Washington DC: For years, scientists debated the presence of water at the south polar cap of Mars after interpreting the mysterious bright radar signals from ESA’s Mars Express MARSIS (Mars Advanced Radar for Subsurface and Ionospheric Sounding).
Many scientists believed the presence of water on Mars firmly but not every scientist supported the hypothesis. Now in the newly published study led by Aditya Kumar Khuller, NASA scientist at JPL with his colleague Jeffrey Plaut, has totally disregarded the hypothesis of the presence of water citing the low temperature.
Speaking to SYFY WIRE Aditya Kumar Khuller said, “We do not believe that the bright subsurface reflectors represent liquid water, because it would require anomalously high amounts of heat to allow liquid water to be stable at these locations.”
“In addition, there are some places where the bright reflectors extend close to the surface, where it is too cold for even brines to be stable in liquid form,” added Khuller.
To prove the new theory researchers needed the freezing environment like that on the south polar cap of Mars which was facilitated by Issac Smith of York University in Canada who used smectite samples to demonstrate the hypothesis.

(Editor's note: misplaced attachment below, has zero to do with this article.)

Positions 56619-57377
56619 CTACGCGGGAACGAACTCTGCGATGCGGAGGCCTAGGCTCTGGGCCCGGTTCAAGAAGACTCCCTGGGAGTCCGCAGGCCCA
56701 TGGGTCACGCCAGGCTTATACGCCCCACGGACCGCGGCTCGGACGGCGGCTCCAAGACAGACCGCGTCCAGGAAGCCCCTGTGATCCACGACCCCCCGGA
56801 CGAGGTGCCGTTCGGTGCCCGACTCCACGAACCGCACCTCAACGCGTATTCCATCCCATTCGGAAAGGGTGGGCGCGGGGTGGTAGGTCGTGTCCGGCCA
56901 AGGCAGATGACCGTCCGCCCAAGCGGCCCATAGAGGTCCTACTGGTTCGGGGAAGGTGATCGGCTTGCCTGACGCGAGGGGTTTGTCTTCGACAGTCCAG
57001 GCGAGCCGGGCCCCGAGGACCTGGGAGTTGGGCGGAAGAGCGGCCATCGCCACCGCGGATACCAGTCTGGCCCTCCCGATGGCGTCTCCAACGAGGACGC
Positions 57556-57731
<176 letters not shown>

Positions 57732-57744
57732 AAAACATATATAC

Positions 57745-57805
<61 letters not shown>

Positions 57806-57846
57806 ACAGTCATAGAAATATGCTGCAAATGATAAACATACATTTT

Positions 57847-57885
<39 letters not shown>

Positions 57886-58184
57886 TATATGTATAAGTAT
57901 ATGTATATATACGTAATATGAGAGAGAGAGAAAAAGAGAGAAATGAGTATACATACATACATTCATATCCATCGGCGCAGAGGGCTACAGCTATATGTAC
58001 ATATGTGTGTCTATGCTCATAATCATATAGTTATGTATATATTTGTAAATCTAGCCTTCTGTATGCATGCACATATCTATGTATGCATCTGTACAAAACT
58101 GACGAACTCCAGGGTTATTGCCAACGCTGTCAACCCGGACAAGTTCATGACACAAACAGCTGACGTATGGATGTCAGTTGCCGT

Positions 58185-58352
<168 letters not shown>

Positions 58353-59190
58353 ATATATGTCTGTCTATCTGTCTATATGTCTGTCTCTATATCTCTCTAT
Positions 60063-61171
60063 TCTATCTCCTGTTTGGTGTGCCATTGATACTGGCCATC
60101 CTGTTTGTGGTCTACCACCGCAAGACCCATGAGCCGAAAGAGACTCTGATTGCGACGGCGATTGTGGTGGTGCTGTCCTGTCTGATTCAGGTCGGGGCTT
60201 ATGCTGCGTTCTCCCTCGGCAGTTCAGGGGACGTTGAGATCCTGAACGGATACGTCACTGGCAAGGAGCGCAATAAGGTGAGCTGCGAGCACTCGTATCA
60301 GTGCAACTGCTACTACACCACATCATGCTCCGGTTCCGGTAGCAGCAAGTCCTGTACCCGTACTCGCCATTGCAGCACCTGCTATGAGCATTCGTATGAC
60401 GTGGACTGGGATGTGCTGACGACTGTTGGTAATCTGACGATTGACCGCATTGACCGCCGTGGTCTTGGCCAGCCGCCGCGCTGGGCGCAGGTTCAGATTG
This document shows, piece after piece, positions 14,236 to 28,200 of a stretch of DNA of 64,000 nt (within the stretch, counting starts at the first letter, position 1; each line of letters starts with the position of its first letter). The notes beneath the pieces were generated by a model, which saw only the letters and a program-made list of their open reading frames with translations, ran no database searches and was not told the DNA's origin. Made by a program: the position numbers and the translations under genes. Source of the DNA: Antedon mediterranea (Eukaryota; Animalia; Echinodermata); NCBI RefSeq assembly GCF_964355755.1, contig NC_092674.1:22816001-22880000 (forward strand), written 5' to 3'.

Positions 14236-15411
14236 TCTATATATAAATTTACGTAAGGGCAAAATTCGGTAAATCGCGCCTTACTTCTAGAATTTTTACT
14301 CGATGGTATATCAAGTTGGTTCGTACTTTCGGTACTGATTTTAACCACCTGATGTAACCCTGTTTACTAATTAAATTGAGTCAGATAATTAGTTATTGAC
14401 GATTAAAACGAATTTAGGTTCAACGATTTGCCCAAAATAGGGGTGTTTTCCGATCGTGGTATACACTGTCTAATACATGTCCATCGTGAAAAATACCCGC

Smith immersed smectite samples from the earth in liquid nitrogen to freeze them to -58 degrees Fahrenheit and recreated the extreme cold ambiance not exactly but approximately to that on the south pole of Mars. He measured the interactions with radar signals and it roughly matched the actual signals from the MARSIS observations.
“Smectite is abundant on Mars,” Smith said. It covers about half of the planet, especially in the southern hemisphere. This knowledge, combined with the mud’s low-temperature radar properties, suggest that smectites are the most likely explanation for the mystery.”
So the mysterious radar signals which were interpreted for the liquid water on Mars actually suggest the presence of mud. Although these observations do disprove the presence of liquid water on the Martian South Pole scientists still believe there is a lot more research to be done.